Despite the weekend’s TikTok ban scare, mega-influencer Addison Rae Easterling’s new beauty brand Item Beauty is joining the rapidly growing group of TikTok influencer brands.
Launched in partnership with brand incubator and Ipsy sister company Madeby Collective, Gen Z-focused Item Beauty was officially announced on Monday after being teased on Easterling’s social media accounts the week prior. Beginning with a collection of six makeup products, Item Beauty will be exclusively sold on its own DTC site starting on August 11 and will be featured in Ipsy’s Glam Bag starting in September.
With Easterling serving as the face of the brand and holding the titles of co-founder and chief innovation officer, Item Beauty fits in with Madeby’s concept to develop new brands for “communities whose needs have not been fully met” and partnering with “remarkable individuals who resonate deeply,” said Jennifer Gosselin, the general manager and senior vice president of Madeby Collective. This is the second brand to be launched by the incubator following vegan makeup brush brand Complex Culture Beauty in November 2019. R&D for these brands have been facilitated using data Ipsy gleaned from its 25 million community members.
TikTok beauty brand launches, like Item Beauty and the D’Amelio sisters’ Morphe 2, have arrived quicker in these influencers’ careers than those of beauty YouTubers. Patrick Starrr, for example, just launched his brand last month after vlogging since 2013, while Jackie Aina announced her brand last month after being active on YouTube since 2009. Other influencers who have launched beauty brands in the past, such as Huda Kattan, were also vlogging for several years before doing so.
“The speed with which these influencers have grown is certainly unprecedented,” said Ryan Detert, the CEO of influencer marketing platform Influential. “Someone could gain 10 [million] to 20 million followers in a few weeks if they go viral. It’s a very viral platform.”
“What we’re seeing is a growth in beauty itself,” said Gosselin, of why these new launches are happening so quickly. “The beauty industry has just exploded in the last five, seven years. Both of those things are happening simultaneously. There’s also a reach for beauty and skin care at an earlier age, perhaps, than there has been in the past.”
Easterling’s account, @addisonre, launched in July 2019 and is the second most-followed on TikTok with 54 million followers. Her fame on the platform skyrocketed her to celebrity-level status in a matter of months. She recently helped give new friend Kourtney Kardashian, who has 2.3 million followers, a boost on the platform after filming several videos with her.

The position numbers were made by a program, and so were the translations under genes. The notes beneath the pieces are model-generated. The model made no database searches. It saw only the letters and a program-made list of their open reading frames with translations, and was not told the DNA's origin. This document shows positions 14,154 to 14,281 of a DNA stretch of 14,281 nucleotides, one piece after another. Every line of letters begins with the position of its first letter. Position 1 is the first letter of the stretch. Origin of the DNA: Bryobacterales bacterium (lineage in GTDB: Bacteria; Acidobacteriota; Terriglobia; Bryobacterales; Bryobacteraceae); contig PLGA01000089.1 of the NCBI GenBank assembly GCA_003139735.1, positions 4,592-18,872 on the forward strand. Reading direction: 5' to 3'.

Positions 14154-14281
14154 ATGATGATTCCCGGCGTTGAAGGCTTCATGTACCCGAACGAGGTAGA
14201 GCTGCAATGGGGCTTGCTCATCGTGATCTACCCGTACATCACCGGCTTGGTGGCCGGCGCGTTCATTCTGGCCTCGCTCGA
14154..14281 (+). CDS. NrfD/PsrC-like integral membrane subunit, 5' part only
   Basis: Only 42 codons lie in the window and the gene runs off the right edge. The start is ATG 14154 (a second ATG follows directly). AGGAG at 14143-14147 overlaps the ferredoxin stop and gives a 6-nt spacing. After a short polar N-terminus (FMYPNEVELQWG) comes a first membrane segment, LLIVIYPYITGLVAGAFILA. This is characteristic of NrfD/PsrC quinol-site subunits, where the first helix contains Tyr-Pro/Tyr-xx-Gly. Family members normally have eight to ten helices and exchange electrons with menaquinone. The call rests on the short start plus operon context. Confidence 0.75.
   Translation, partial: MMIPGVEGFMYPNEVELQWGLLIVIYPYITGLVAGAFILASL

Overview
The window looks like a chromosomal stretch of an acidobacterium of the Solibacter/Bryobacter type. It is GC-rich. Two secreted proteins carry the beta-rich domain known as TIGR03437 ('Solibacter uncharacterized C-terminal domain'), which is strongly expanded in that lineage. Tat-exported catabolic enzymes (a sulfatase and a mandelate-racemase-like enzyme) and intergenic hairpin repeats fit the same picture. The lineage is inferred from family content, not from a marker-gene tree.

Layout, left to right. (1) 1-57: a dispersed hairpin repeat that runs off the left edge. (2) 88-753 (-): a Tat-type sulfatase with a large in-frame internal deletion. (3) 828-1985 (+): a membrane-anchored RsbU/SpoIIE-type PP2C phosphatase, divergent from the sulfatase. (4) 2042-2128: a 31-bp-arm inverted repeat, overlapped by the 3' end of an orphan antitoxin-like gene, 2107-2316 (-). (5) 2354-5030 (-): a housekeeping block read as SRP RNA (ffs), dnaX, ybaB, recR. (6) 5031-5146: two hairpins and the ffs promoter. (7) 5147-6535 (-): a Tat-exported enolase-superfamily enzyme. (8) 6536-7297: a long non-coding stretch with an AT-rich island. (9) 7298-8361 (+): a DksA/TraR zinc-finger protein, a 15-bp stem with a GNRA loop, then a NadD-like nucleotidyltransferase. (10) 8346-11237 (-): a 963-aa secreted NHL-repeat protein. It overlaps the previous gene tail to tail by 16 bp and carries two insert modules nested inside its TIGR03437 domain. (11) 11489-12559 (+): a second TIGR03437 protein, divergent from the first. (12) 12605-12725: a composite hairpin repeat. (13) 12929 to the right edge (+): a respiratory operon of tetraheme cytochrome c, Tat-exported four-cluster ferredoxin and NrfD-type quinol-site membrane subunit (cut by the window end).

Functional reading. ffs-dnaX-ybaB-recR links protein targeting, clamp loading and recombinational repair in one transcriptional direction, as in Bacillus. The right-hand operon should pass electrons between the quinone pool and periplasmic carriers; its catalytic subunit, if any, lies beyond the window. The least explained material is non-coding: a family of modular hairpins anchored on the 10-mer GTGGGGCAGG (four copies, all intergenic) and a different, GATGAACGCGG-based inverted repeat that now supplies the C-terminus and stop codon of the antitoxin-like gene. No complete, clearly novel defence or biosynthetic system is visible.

Regarding a potential TikTok ban, Gosselin said she is “not terribly concerned.”
Easterling “has a reach that is obviously very strong on TikTok, but it’s also strong on Instagram; she really is breaking out beyond just TikTok.” Instagram is Easterling’s next most popular channel, where she has 24.8 million followers. Regarding a potential Microsoft acquisition, Gosselin said, “My guess is that if Microsoft were to acquire TikTok, they would really look to amplify what makes it such a delightful experience for users and continue to drive down that path.”
Item Beauty’s TikTok marketing strategy will focus on organic engagement generated largely from Easterling’s account, rather than paid advertising. The potential for social commerce on TikTok is also a future possibility, said Gosselin.
“We are definitely looking at different ways down the road, in terms of engaging with TikTok on commerce, which is something [TikTok] is exploring as well,” she said.
The brand is also in talks with potential retailer partners, which it has not yet named. The focus on DTC to start will aid with data gathering, said Gosselin. “We will have better insight into the relative strength of various products and also the relative strength of various geographies. So it will just help us go into a more robust retail distribution.”
Using data from Ipsy, the brand promotes elements intended to appeal to Gen Z, including clean, vegan, natural and dermatologist-tested ingredients, and a message of self-acceptance. The brand also uses Gen Z-friendly lingo for its products, such as the Lash Snack mascara with a tagline of, “Hangry lashes? We’ve got a snack for that.”
Gosselin said 19-year-old Easterling’s natural look also appeals to a Gen-Z audience, stating that she uses beauty to “enhance what she has, rather than change who she is. And that really represents the core of what is so refreshing about Gen Z’s ownership of a new set of norms.”
“It’s all about self-expression,” said Gosselin, of Gen-Z beauty shoppers. “They’re demanding, ‘Let’s see different sets of beauty norms,’ and they’re demanding radical self-acceptance.”